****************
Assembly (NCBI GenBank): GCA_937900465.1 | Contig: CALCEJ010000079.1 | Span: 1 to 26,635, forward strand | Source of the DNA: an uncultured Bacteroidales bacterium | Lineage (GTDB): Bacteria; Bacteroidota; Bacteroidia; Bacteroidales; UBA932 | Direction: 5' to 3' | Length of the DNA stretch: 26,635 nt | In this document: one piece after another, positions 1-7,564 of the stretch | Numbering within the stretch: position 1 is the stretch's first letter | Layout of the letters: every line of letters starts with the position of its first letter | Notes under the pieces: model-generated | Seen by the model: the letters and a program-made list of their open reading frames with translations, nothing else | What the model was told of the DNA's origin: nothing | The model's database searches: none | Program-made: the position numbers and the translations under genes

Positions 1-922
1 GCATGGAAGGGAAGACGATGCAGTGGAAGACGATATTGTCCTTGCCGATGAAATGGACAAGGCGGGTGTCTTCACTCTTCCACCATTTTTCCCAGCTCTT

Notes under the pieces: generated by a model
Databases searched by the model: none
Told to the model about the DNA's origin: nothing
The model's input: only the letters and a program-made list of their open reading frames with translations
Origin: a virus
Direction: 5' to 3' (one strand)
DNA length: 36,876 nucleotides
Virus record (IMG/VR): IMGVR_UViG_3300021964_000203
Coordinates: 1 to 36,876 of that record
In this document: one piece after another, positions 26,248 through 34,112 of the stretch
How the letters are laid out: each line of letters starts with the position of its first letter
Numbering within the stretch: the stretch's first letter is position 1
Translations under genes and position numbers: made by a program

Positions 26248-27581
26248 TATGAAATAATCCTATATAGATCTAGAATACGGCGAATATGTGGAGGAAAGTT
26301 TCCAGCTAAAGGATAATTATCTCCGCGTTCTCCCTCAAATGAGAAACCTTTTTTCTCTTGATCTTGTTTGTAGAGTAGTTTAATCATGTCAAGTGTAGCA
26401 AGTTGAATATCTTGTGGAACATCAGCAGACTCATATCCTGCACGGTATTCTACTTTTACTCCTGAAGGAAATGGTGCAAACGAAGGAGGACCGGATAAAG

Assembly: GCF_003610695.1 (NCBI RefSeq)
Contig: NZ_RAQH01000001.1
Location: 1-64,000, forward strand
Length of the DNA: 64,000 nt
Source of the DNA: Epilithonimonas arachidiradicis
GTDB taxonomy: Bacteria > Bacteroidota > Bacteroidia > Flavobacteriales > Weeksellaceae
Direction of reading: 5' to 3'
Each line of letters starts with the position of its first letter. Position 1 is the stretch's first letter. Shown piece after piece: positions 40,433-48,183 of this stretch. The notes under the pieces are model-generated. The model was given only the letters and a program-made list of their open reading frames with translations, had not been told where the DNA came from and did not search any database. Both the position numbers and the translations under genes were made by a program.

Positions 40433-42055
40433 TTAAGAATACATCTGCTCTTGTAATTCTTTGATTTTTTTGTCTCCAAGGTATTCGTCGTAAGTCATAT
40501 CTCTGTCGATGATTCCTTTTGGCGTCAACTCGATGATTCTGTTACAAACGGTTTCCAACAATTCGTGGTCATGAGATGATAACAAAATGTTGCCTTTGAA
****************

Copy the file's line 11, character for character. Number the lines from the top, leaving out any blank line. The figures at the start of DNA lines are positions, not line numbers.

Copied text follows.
Virus record (IMG/VR): IMGVR_UViG_3300021964_000203